People often say that it takes an excellent teacher to be an excellent mentor. This is certainly true. Mentoring faculty must have strong knowledge of pedagogy, subject matter, and classroom management skills. They must be willing to be observed and to subject their practice to scrutiny and study. They must use the assessment/planning research cycle to adapt their curriculum to the needs and understandings of current students even as they clarify central purposes and imagine students’ culminating performances that will guide their planning. It is upon such excellent practices that the further requirements of mentoring a beginning teacher depend.
Within a collaborative, co-teaching structure, communication and interpersonal skills are also essential for strong mentors. In order to maintain trusting professional relationships, mentors must be approachable, patient and clear. Equally important is empathy for beginning teachers’ struggles, efforts and development. Remembering what it was like at the beginning of their own careers, mentors communicate hope and enthusiasm as well as the belief that a person is capable of transcending present challenges to strive toward future accomplishments. Active and attentive listening, asking questions that prompt reflection, and offering critiques in positive and productive ways are daily practices for our teacher coaches.
While many strong teachers have opportunities to develop their communication skills, few are asked to coach other teachers. Effective coaching requires clear articulation of classroom values, expectations and pedagogical approaches while remaining open to the questions and input of an Apprentice/co-teacher. With this base established, mentors must then learn to observe and support Apprentices as they plan and teach to these aims themselves. As mentors work with a series of Apprentices over time, they also have to adjust their communication and coaching to the needs of each person—just as they do with children. They must provide support through “in the midst” and reflective discussions, and through review of written work and plans.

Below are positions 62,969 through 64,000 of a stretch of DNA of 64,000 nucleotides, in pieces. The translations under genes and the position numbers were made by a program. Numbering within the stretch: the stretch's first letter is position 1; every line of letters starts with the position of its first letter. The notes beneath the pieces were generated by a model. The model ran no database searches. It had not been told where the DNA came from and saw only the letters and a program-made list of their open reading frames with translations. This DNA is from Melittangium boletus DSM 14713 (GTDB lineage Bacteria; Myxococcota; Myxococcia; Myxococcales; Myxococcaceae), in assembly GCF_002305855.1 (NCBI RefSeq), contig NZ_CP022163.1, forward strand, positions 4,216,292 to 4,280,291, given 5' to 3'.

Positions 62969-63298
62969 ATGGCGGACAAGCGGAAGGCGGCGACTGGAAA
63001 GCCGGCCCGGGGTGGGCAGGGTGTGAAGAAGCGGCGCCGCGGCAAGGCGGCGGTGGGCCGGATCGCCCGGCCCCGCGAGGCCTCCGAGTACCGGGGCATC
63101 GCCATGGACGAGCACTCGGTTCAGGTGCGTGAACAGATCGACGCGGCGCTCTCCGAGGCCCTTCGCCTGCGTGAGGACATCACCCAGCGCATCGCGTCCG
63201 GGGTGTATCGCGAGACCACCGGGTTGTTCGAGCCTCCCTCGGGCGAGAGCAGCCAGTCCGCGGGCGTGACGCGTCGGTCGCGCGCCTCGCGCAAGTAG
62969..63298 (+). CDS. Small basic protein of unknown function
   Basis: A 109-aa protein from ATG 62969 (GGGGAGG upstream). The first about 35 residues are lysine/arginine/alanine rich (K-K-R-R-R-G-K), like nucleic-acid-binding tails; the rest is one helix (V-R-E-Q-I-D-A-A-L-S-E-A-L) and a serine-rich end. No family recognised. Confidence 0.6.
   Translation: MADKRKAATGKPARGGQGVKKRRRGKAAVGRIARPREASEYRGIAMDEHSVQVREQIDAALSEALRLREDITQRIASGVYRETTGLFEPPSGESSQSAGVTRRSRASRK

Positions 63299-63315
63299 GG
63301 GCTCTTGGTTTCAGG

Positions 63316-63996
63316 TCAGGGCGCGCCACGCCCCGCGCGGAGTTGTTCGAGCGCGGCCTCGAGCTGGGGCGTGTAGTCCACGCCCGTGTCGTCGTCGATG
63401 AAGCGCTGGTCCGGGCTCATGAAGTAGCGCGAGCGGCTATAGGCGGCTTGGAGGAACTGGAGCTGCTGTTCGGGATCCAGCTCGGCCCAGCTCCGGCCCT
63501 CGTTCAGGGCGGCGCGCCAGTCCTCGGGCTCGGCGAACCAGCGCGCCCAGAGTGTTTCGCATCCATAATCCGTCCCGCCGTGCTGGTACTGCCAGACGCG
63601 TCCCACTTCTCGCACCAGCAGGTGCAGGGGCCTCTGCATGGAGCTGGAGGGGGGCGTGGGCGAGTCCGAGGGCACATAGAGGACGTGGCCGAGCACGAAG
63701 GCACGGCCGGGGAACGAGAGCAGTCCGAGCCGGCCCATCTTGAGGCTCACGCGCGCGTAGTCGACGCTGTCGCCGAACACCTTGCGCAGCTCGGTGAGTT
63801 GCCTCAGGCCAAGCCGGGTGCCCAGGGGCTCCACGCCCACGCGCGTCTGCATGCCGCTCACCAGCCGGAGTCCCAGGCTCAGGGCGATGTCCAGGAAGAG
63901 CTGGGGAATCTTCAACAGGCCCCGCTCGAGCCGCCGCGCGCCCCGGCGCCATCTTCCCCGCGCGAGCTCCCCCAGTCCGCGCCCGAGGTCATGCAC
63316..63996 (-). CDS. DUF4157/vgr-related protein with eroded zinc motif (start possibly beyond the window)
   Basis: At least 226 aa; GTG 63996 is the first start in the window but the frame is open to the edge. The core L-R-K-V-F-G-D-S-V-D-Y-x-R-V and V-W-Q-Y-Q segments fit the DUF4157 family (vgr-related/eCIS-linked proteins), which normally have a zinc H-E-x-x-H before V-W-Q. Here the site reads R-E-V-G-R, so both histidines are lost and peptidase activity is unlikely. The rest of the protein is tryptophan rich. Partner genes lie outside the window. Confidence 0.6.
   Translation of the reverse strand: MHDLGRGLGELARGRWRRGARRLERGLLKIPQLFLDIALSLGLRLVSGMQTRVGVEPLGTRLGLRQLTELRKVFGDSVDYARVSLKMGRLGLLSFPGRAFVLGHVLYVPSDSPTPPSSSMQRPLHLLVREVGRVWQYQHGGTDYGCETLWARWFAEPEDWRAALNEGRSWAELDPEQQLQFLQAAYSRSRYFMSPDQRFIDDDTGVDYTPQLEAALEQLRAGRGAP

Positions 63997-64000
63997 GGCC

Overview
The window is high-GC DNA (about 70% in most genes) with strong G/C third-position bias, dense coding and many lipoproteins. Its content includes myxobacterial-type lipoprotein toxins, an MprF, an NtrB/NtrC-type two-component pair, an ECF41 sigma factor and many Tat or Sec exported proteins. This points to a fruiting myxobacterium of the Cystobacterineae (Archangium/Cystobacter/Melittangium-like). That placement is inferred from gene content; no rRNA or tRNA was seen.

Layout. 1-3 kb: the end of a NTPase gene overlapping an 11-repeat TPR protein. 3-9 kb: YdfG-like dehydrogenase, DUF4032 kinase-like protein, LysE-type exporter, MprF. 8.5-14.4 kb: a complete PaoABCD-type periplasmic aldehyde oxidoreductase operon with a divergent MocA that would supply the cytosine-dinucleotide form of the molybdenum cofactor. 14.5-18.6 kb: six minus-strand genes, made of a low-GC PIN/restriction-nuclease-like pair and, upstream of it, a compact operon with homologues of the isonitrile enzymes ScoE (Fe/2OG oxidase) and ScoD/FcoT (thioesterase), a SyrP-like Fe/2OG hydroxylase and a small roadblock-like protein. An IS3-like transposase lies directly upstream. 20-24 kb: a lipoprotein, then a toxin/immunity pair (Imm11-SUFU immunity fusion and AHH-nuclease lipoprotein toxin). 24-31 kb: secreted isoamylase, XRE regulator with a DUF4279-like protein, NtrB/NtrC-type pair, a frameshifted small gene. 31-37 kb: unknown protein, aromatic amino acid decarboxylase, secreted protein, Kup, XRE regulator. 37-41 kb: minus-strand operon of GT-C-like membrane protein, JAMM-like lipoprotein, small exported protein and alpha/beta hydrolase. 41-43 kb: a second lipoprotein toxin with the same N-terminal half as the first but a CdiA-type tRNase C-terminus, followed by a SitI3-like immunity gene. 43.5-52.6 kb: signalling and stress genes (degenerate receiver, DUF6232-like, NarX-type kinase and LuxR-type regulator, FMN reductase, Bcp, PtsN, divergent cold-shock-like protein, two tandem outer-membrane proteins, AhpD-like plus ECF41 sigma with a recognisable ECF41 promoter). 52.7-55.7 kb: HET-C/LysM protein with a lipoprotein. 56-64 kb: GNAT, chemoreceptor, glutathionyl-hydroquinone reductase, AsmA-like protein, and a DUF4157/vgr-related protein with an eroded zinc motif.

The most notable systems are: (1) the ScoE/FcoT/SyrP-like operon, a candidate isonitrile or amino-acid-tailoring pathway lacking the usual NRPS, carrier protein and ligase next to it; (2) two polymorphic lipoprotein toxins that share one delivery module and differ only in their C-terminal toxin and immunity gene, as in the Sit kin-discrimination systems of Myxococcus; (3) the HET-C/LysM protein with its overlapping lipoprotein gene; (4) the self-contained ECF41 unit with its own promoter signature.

Mentorship, like collaborative teaching in general, requires a mixture of careful forethought and responsiveness to the ever-changing needs, possibilities and delights afforded by each new set of students and, indeed, each new day. Teaching Apprentices to savor this dynamic is one way that we hope to develop teachers who remain in the profession and continue to grow throughout their careers.
In order for our mentorship program to thrive and evolve, institutional support is also necessary. Our school’s director makes mentorship the focus of faculty meetings throughout the year and sees the development of strong mentor teachers as a positive avenue toward professional development in general. As teachers identify their own strengths and areas for growth within our aims for mentorship, we construct professional partnerships, discussions, observations and coaching opportunities throughout our faculty. In the process, we hope to refine and develop our own teaching and coaching practices as fully and intentionally as possible.
–Annmarie Chesebro, ACT Coordinator